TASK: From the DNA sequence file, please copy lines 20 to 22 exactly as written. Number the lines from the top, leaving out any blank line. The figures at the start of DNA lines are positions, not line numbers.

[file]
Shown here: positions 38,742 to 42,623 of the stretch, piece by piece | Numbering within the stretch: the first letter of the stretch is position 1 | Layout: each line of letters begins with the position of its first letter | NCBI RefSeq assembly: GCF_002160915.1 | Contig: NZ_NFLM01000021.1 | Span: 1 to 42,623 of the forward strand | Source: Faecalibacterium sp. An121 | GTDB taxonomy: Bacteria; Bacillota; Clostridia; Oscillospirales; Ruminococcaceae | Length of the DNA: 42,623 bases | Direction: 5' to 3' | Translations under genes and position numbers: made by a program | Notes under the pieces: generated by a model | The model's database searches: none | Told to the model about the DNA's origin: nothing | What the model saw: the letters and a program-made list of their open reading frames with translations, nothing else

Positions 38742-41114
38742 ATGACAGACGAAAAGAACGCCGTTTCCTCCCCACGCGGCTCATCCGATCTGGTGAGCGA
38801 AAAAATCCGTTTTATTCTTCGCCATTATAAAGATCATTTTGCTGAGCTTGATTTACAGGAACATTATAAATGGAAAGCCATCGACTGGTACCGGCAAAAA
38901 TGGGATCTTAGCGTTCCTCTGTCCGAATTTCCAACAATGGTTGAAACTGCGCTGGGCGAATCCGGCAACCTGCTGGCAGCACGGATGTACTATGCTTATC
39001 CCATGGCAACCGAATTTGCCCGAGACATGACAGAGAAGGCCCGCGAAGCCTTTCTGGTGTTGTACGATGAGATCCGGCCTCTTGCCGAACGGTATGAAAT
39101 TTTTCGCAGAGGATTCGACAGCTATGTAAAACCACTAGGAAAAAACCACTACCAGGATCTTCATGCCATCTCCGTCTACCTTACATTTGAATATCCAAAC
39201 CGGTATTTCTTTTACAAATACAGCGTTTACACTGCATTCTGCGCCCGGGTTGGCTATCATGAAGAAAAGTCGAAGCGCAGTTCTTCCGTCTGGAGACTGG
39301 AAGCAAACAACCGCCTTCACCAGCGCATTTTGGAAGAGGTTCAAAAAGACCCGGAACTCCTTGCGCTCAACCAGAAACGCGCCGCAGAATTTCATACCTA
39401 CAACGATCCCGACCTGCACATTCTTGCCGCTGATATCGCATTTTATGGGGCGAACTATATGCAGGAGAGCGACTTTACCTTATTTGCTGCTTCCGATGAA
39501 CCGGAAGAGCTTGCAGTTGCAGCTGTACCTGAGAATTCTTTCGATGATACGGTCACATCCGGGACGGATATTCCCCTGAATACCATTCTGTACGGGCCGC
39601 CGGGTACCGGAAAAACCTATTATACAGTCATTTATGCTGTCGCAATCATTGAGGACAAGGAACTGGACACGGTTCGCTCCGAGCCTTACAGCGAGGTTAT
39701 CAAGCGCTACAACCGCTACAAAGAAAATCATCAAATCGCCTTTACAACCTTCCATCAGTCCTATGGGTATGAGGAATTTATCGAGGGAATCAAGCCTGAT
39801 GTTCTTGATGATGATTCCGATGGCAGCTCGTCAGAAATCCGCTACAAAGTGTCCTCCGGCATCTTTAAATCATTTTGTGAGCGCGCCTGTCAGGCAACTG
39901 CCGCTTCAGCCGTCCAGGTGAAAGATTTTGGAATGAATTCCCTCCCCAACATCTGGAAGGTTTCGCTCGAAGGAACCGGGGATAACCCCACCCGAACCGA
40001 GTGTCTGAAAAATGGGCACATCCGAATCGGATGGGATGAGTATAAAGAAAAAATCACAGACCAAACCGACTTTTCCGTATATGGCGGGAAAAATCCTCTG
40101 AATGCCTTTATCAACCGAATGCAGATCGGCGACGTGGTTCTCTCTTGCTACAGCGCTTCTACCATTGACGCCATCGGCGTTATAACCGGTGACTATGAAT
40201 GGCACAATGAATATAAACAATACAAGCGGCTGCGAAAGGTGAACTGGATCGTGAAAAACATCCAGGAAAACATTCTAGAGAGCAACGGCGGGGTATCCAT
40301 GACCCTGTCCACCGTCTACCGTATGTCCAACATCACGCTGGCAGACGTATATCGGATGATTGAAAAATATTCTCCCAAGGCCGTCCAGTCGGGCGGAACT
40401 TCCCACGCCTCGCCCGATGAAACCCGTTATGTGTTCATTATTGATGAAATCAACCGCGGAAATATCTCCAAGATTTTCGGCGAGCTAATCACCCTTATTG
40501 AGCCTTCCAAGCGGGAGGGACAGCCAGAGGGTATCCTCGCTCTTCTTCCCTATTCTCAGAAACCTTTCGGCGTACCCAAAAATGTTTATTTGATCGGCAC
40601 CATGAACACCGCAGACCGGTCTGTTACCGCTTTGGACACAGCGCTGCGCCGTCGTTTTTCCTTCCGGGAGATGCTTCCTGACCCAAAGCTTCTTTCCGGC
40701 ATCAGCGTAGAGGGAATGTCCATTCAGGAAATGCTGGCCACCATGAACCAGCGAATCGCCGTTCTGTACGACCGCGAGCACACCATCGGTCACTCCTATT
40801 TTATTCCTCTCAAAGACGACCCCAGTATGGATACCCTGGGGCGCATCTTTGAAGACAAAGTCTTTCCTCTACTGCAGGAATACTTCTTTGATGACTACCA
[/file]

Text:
40401 TCCCACGCCTCGCCCGATGAAACCCGTTATGTGTTCATTATTGATGAAATCAACCGCGGAAATATCTCCAAGATTTTCGGCGAGCTAATCACCCTTATTG
40501 AGCCTTCCAAGCGGGAGGGACAGCCAGAGGGTATCCTCGCTCTTCTTCCCTATTCTCAGAAACCTTTCGGCGTACCCAAAAATGTTTATTTGATCGGCAC
40601 CATGAACACCGCAGACCGGTCTGTTACCGCTTTGGACACAGCGCTGCGCCGTCGTTTTTCCTTCCGGGAGATGCTTCCTGACCCAAAGCTTCTTTCCGGC